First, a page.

Ahuja: How does bacterial resistance challenge the current medical model?

Buhner: Since the end of World War II, the medical establishment has been promising that we are heading for some sort of disease-free future in which we will live to be 120 and never get sick. They almost imply that they can cure death. Scientists’ inability to predict the bacterial response undermines the entire world view that the allopaths disseminated – and still disseminate – about disease and the nature of the world around them. The Centers for Disease Control estimates that, in 2011, 722,000 people picked up infections in hospitals. About 75,000 of those patients died during their hospitalizations. And some sources give a much higher figure for annual deaths from hospital-acquired infections.

The allopaths’ lock on medical practice, which they insisted would create safer outcomes for the public, has not done so. All it has done is give one orientation toward healing a virtual monopoly on practice.

Ahuja: How would you treat a resistant infection with herbs?

Buhner: One woman who had undergone multiple antibiotic regimens over several years for a resistant staph infection (MRSA) came to me for help. She was about to lose her foot to the disease. It took a month to turn her condition around using an African herb called Cryptolepis sanguinolenta. Commonly used to treat malaria, it is also a broad-spectrum, systemic antibacterial with no side effects – at least, after twelve years of use, I have seen none.

Vancomycin is the antibiotic often used for staph infections. Besides being frequently ineffective, it has a long list of side effects. In general, herbal medicines have fewer or no side effects. They are composed of hundreds of synergistic compounds, whereas pharmaceuticals have just one compound, or perhaps a few. We have been at this antibiotic business only a century or so. Bacteria have been around for 3.5 billion years:

This begs the question, will not bacteria eventually become resistant to plant medicines? I love Buhner’s answer.

Buhner: With a pharmaceutical, the bacteria analyze the single compound and generate solutions to it, which they then pass on to other bacteria. Plants, on the other hand, generate multiple compounds that deactivate resistance mechanisms in the bacteria and enhance the activity of the plant’s natural antibacterials. Bacteria cannot easily counteract that kind of complexity. Also, plants aren’t trying to kill all the bacteria on Earth. They merely want to create a balance in which the plants and bacteria set limits on each other’s behavior.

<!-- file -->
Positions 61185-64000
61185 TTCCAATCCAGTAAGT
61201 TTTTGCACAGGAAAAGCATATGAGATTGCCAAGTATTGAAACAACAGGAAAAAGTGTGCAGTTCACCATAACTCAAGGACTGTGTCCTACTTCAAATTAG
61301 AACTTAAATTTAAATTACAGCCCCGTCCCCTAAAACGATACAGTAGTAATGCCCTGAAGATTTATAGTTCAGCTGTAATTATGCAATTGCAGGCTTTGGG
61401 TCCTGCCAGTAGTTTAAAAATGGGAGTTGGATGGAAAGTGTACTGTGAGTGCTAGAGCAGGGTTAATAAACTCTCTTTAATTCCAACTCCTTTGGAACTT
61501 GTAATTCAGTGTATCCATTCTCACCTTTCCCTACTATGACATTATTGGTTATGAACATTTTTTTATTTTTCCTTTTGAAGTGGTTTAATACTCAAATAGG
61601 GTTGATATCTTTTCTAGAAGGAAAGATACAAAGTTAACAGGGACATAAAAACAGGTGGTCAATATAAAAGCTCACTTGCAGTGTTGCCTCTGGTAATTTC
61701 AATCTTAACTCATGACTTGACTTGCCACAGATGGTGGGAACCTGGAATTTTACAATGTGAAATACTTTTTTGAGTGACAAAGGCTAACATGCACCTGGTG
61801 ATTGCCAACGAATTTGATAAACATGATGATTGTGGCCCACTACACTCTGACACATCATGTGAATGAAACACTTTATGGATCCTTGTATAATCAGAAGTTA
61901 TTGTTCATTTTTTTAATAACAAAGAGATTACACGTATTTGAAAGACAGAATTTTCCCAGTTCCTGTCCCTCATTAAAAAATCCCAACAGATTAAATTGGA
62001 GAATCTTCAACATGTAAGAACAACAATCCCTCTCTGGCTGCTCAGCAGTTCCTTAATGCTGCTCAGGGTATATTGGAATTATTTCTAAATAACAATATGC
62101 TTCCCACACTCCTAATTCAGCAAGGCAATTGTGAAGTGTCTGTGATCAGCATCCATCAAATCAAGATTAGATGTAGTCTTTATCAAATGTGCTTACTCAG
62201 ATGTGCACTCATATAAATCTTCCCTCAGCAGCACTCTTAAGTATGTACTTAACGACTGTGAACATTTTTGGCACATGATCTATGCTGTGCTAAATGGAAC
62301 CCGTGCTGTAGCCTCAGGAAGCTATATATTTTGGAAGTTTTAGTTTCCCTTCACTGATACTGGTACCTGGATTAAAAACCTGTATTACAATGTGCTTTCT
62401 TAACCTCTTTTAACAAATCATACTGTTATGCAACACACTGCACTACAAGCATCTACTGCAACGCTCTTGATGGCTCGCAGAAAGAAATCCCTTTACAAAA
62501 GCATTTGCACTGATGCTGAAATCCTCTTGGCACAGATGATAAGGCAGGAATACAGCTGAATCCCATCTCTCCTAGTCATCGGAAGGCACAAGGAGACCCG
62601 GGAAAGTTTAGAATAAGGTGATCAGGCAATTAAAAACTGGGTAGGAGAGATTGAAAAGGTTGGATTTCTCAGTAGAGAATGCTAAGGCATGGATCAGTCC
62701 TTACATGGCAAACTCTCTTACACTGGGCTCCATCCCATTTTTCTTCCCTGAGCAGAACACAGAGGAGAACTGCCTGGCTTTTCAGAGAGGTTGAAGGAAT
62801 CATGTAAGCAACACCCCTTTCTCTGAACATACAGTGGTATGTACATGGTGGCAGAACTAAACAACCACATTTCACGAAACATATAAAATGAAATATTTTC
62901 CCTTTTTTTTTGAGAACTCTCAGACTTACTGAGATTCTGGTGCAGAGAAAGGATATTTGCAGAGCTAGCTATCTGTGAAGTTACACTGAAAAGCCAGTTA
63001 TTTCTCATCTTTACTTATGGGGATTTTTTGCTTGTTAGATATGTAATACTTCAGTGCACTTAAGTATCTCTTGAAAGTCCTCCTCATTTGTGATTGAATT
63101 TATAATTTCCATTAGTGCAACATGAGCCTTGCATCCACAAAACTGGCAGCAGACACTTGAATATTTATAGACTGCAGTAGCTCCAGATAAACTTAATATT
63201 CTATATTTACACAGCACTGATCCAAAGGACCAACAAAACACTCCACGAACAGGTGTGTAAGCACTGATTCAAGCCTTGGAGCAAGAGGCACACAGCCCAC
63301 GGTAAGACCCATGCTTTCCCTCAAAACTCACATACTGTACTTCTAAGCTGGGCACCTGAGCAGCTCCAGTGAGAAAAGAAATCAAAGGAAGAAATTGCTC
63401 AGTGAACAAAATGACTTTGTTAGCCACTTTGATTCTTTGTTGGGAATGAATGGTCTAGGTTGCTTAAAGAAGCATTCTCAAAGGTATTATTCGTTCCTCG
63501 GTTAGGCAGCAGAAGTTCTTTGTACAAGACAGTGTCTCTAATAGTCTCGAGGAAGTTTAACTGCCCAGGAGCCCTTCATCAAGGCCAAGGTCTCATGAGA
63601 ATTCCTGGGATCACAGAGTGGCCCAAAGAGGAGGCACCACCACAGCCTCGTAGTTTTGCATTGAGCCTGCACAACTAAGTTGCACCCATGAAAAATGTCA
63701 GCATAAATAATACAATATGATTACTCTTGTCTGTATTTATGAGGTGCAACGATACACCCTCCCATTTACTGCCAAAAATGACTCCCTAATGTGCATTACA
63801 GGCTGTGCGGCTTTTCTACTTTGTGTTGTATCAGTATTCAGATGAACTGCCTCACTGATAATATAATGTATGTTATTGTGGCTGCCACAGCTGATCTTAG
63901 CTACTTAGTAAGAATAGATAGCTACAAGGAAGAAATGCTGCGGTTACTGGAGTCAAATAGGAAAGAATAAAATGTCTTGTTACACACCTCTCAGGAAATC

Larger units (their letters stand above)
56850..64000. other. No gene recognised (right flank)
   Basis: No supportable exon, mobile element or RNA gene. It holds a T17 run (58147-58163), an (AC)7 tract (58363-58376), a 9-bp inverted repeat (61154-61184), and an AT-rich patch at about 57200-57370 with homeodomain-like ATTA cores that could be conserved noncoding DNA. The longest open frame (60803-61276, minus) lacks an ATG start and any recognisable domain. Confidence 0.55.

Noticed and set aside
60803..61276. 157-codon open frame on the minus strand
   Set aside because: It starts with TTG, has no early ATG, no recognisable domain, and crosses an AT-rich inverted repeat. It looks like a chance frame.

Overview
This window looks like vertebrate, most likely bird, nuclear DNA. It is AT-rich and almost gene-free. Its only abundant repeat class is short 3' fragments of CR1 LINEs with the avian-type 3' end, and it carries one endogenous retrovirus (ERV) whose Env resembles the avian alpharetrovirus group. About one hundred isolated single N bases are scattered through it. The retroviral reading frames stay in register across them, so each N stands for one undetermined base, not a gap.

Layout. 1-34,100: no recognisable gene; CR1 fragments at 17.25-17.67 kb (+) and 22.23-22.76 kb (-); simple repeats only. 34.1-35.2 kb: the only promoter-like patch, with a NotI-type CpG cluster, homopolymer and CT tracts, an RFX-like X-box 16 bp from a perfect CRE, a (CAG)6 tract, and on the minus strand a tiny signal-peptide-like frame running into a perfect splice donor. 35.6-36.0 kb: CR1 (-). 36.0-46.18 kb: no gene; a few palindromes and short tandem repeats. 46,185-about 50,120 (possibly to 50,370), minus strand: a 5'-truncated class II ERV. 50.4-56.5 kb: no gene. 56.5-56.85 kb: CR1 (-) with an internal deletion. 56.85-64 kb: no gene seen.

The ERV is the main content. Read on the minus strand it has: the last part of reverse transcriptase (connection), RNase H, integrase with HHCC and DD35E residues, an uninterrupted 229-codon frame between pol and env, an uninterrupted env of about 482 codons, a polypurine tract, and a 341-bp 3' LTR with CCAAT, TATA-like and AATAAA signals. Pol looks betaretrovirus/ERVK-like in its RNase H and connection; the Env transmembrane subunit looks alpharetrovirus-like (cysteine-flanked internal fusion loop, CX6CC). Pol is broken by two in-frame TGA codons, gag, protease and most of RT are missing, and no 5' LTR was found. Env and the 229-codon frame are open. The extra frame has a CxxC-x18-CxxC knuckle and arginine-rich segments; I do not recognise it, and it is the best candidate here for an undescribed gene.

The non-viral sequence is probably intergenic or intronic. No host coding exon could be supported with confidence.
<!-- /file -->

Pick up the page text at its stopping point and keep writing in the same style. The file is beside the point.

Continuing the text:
Ahuja: There seems to be a general view that herbal medicine is fine for coughs and colds, but when something gets serious, you go to a conventional doctor.

Buhner: The pharmaceutical companies’ advertising campaigns are very good. We have been trained to think of technological medicine as the only reliable type and other approaches as outdated remnants of a prescientific age. Yet the majority of people I have met don’t much like doctors or hospitals. The one thing modern medicine is good at is trauma. If I get hit by a car, I will go to a hospital. But other than antibiotics and some surgeries, hospitals have little they can offer to cure disease. They can only address the symptoms.

Pharmaceutical companies are in business to make as much money as they can. They try to develop drugs you have to take for years and years, such as medicines for high blood pressure or depression. You don’t get well; you just keep taking the drug.

Buhner then cites an example of herbal practice in Africa, where the people can’t afford Western drugs and the infrastructure there doesn’t support drug manufacturing.  Local healers in Nigeria, for example, were asked what herbs they were using. Researchers then took the seeds from the best and most effective herbs and gave them to the people so they could grow their own plant herbs. This had a very empowering impact upon the people, not to mention its ecological friendliness.

I will continue sharing Stephen Buhner’s perspectives in the next post. I will close this post with words of a colleague in the healing field. “Nothing is wrong. Everything matters.” Allopathic medicine has played an important role in healthcare and continues to play a crucial role in the emergency room of our hospitals. On the other hand, pharmaceutical medicine’s days are numbered. Already pharmaceutical companies are getting out of the antibiotic business for two reasons. One, they don’t make a lot of money with the drug’s short-term usage. Two, “they know antibiotics are going to fail, and they don’t want to be the one holding the bag when they do.” According to Buhner’s latest information, the U.S. Government is taking over antibiotic research and production and will take all the blame when it crashes, and crash it will. “As David Livermore, the top antibiotic resistance researcher in Britain, put it, “It is naive to think we can win.”◊

Until my next post, here’s to your health and prosperity throughout the coming New Year.

Anthony Palombo, D.C.

Visit my HealthTones.org blog for more exploratory articles in the field of healing and transformation.